It’s hard not to notice that there’s been an uptick in strikes across the country. Lauded as “essential workers “ in the early days of the pandemic, many of these same workers have found themselves on the picket line this year. Instead of granting reasonable pay increases and safe working conditions, ungrateful bosses are demanding major concessions despite huge profits.
Real heroes, like the nurses at St. Vincent Hospital in Worcester, Massachusetts, have been on strike since March 8, making it the longest strike in that state’s history. The nurses, represented by the Massachusetts Nurses Association, are resisting management’s effort to implement unsafe nurse to patient ratios.
At the same time, one thousand food processing workers represented by the Bakery, Confectionery, Tobacco Workers and Grain Millers’ International Union (BCTGM) are striking across five states against the international snack food behemoth Mondelez, best known to U.S. consumers by the brand name Nabisco. The last time there was a national strike at Nabisco was in 1969.
Workers at Nabisco are striking against working conditions that are more reminiscent of the early days of the industrial revolution than anything experienced by unionized workers in the late twentieth century. One striker told Jacobin:
If you call somebody in, you might get lucky enough to go home in twelve hours, but often you aren’t lucky. On Saturdays, they force us to come in, and then they force us into another shift right after that because people don’t come to work. We’re scared to come to work on Saturdays because we’re going to be forced into another shift.
The issues that drive the on-going Nabisco strike are identical to the ones behind the Frito-Lay strike in Topeka, Kansas earlier this summer. The Frito-Lay strikers, also represented by the BCTGU, settled the strike on terms that disappointed many rank and file members. A sizable number of strikers on Facebook had announced that they were going to vote no.
Given the labor shortage across the economy, where unionized employers like United Parcel Service (UPS), and non-union employers like Amazon, are raising wages and offering bonuses to attract workers that they desperately need, unions should be pressing hard to make significant gains on all fronts in contract negotiations. We should not be accepting of mediocre contract settlements when economic conditions are so favorable to our side. Yet, we’ve seen this far too often. The United Auto Workers (UAW) leadership employed an old bureaucratic tactic of having their members at Volvo vote three times, until they voted yes on a contract proposal that nearly half still rejected.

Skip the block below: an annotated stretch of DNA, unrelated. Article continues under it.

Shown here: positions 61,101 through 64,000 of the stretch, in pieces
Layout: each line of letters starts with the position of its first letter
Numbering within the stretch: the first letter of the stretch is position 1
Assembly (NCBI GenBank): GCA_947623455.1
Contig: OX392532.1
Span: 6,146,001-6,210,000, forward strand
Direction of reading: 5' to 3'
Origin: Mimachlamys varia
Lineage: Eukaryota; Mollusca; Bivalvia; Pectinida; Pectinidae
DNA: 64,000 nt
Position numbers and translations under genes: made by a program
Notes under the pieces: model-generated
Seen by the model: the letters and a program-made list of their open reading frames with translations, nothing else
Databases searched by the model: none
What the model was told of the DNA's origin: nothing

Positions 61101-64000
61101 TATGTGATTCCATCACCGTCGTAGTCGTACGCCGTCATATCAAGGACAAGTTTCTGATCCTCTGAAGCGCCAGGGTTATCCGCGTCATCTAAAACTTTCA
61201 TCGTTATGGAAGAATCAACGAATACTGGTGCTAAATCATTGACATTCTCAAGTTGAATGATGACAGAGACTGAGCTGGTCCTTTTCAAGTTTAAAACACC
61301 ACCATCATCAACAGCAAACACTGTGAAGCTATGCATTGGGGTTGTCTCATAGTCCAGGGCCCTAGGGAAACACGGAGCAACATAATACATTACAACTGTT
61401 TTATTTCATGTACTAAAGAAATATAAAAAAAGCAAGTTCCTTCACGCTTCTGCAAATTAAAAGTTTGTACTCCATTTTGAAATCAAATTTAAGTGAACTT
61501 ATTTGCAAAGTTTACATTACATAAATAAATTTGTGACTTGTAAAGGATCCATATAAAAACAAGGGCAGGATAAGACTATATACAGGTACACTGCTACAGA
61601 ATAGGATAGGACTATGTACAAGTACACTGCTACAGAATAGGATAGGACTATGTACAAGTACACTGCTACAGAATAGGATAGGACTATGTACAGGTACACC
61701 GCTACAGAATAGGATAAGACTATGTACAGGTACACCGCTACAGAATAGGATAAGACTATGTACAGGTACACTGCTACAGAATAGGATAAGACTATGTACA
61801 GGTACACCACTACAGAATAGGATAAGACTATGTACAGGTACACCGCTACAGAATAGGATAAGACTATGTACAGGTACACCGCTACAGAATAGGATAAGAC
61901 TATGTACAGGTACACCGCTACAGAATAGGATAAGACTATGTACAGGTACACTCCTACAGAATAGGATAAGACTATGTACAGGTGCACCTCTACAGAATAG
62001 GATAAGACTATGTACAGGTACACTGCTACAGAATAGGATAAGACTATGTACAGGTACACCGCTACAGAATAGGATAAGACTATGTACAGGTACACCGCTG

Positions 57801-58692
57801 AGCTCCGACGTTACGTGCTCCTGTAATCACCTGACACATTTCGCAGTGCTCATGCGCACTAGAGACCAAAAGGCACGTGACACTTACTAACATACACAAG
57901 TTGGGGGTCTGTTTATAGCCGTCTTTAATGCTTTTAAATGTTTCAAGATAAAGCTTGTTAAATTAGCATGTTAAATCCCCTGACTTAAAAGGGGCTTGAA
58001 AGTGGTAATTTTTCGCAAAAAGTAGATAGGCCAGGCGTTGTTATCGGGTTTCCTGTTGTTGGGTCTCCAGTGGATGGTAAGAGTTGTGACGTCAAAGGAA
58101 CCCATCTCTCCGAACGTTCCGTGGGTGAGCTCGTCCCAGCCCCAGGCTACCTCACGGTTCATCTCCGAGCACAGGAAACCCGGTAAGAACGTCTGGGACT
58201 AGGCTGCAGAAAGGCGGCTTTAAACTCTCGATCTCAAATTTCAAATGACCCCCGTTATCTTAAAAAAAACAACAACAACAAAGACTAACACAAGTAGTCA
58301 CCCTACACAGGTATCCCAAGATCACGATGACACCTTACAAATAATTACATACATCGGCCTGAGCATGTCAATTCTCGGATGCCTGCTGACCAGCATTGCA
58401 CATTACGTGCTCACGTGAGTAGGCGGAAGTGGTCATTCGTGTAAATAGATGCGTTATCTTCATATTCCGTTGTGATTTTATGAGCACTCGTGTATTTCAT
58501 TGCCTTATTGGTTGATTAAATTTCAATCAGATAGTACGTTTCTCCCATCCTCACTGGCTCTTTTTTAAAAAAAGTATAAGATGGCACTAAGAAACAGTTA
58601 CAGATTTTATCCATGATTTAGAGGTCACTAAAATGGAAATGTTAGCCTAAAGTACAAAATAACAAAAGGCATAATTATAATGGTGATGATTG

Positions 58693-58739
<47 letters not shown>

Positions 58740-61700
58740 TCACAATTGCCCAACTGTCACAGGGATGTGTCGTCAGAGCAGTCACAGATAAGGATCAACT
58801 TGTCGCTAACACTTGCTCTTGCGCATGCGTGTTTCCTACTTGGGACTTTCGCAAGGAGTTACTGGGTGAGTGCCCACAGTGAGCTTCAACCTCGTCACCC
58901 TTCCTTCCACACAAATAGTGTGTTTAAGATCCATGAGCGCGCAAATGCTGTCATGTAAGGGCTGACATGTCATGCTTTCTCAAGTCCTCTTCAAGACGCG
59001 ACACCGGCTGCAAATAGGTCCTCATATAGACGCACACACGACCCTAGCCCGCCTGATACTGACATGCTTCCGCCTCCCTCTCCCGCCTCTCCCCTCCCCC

Earlier this year, veteran trade union leaders Peter Olney and Rand Wilson put forward a perspective for upcoming contract negotiations and the political opportunities it represent for the left. They wrote,
This year, 450 collective bargaining agreements covering more than 200 union members apiece will expire, according to Bloomberg, which maintains the most comprehensive database of expiring agreements outside of the AFL-CIO. Of these, 160 agreements cover more than 1,000 workers. These 450 contracts, involving more than a million and a half workers, are an ideal opportunity for the labor movement to showcase our power and the advantages of collective bargaining.
“In our experience,” Olney and Wilson further wrote, “unorganized workers are generally attracted to unions that engage in contract campaigns and strikes. For example, after the 1997 Teamsters’ UPS strike, workers at FedEx, Overnite, and many other freight and delivery companies were inspired to try to form unions with the Teamsters.”
Much of what Olney and Wilson put forward was undoubtedly true. However, the major difference between 1997 and 2021 is that there is no national union comparable to the Teamsters at a major national employer like UPS with a militant reform leader like Ron Carey willing to strike on a national scale. The Nabisco strike, however, has drawn support in the locales where plants are on strike. Democratic Socialists of America (DSA) members in Portland and Chicago have organized rallies and financial support for the strikers. DSA has also organized national calls to support both the St. Vincent and Nabisco strikers.
The more popular support that can be mobilized to support those walking the picket line this Labor Day, the more likely we can win the contract demands that workers deserve after a year that many people consider the worst in their lives. Let’s build international solidarity!
Image Credit: BCTGM. Modified by Tempest.
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